The complexity of femininity

Growing up in Seattle, I was indoctrinated with great oratory on the glory of women’s rights. It was never anything like the militant feminism many conservatives fear today; they were very practical and, as far as I’m concerned, true statements concerning what a man’s proper relationship with a woman should be – no means no, women are people and not property, women should be able to work and go to school if they so desire, women deserve equal respect in the workplace, etc., ad nauseum. If you look at the history of the world and the state of many women around us today, you cannot help but shake your head at the sickening repression women have faced. To me, women’s rights had never been opinion or theory – it was simple fact.

This has two repurcusions – one, I feel I’m a big proponent of women’s rights, and that it helps me with my marriage as I treat my wife with respect and dignity. Two, because I am a big proponent of women’s rights and consider myself progressive in this area, and I have thus become smug (note: smugness is a byproduct of any zealous ideology, not just feminism).

My wife and I have a very balanced relationship. But, to be truthful, that balance need to be calibrated in the beginning, and a lot of that required calibration was because of my love of women’s rights. When I moved to Utah, I rejected a lot of the more conservative, traditional views on women. It would, from time to time, make me sick. The marriage frenzy of the BYU sub-culture always seemed to put a greater toll on women than men, and it was generally women that seemed to compromise themselves more in effort to fit into what society demanded.

Because of that, I intentionally nurtured various non-traditional female roles in my wife. For example, I encouraged her to play some video games. She loved Katamari Damacy, eventually moving to Okami, and recently just finished her first video game in the form of Persona 4 (true ending and all). Some days, to relax after work, she would sit on the couch for an hour or two (or sometimes even three) playing video games to de-stress and unwind the springs her workplace tightly winds. When she lamented that she felt lazy and ugly, sitting on the couch in her pajamas playing video games all day, I merely reminded her that beauty is in the eye of the beholder, that I felt she was attractive, and that because she had a high stress job, I didn’t mind if she took an hour or two to just relax.

We would often share the workload of household chores. When Dantzel came to the realization that she hated the never ending laundry piles or dishes, I cheerfully picked up the slack, mostly because I find the monotony of daily household chores to be incredibly Zen and almost relaxing. When Dantzel lamented that she felt somewhat useless around the house, I merely reminded her that such gender constructs, while useful, are not universal, and we should adapt to our individual family needs.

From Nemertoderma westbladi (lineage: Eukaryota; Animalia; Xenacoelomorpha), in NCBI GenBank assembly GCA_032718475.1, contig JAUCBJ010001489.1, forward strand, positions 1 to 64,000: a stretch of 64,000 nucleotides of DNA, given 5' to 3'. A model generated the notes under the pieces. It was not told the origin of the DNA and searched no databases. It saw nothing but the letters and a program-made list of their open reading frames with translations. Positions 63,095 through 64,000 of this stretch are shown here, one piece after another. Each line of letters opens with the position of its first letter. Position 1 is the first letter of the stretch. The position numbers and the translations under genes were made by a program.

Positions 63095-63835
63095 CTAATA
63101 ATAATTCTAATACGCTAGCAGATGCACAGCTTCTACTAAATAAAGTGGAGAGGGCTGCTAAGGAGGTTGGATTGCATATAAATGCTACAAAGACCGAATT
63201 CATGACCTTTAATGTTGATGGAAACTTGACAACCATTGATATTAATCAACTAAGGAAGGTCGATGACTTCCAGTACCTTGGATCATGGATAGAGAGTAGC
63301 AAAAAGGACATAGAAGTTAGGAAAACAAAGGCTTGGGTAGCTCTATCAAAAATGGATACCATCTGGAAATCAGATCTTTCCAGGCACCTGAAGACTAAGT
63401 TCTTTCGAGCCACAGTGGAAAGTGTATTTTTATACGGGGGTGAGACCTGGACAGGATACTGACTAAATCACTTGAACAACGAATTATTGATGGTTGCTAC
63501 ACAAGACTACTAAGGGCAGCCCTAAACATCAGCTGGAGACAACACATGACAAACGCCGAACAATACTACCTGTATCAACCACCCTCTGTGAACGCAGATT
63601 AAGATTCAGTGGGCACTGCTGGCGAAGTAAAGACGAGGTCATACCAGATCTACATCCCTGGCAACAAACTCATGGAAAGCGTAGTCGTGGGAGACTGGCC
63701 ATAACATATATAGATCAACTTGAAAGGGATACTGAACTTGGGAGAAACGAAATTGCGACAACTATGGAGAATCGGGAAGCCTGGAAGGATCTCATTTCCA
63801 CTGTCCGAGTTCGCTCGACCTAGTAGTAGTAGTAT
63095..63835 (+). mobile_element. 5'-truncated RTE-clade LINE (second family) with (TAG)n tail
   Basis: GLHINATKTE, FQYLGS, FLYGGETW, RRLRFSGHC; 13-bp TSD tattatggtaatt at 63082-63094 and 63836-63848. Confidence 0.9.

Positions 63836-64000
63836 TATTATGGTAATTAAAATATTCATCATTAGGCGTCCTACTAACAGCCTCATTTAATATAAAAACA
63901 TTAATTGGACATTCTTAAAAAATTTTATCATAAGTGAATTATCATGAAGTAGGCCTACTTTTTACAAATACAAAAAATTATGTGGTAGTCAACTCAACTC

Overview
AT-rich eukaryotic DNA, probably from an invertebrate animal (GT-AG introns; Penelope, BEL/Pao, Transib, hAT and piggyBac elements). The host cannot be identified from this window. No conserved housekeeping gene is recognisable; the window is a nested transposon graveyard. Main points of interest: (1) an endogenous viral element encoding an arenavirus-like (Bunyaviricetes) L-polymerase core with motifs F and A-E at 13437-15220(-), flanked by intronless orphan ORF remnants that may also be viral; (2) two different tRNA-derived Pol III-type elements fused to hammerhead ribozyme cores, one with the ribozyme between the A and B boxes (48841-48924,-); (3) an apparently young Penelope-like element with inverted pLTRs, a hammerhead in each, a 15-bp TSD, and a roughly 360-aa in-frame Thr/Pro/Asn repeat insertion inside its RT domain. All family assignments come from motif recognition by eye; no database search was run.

I was, in my mind’s eye, the paragon of the progressive, non-oppressive husband that encouraged his wife to think outside the box and broaden her horizons. She had a career, she attended school, I didn’t chide her to do housework all day and I allowed her to do traditionally non-female activities such as video games. I felt she was on the track to become a confident, well adjusted female in today’s modern-day society.

Except the opposite was happening. Her self-image plummeted. She began to feel completely useless when I would do the housework and she couldn’t help and would sulk or go to her other tasks listlessly. She began to feel pigeonholed into her job. My wife became incredibly depressed.

For the longest time, I couldn’t figure it out, and perhaps a little bit of resentment creeped in. Why was my wife sulking when I was doing the dishes and laundry? Didn’t she feel grateful that I didn’t make her do this? Why does she feel so ugly all the time? Don’t I foster and encourage an environment where she could feel comfortable no matter how she looked? I didn’t understand, because I couldn’t see how I was contributing greatly to the problem.

Eventually, I began to suspect that perhaps I was supressing her in a completely different way. Dantzel, despite being somewhat of an iconoclast amongst traditional Utah Mormon women, still had a feminine side. I quickly realized this when, as my guilt nagged at me, I bought her lip gloss from Target. It was from the bargain bin for $1. It purported to taste of orange colada. It had some sparklies. But Dantzel was amazed – shocked, even – that I would get it for her. Her expression flustered and somewhat embarrassed, she graciously accepted the gift, and I realized that this whole time, I was acting with zeal, but lacked knowledge.

Femininity is a complex concept, multi-faceted and especially hard to understand from the straightforward, one track mind male point of view. My wife was strong-willed and independent. What initially drew me in was her penchant for challenging my world views, opinions and ideas if she saw them confusing or logically unsound. But I realized that also drew me to her was her stereotypical, traditional feminine side – her flirty hats and cute pigtails, along with her ecclectic fashion. I had nurtured all aspects of her – except her feminine aspect, which arguably is her most natural.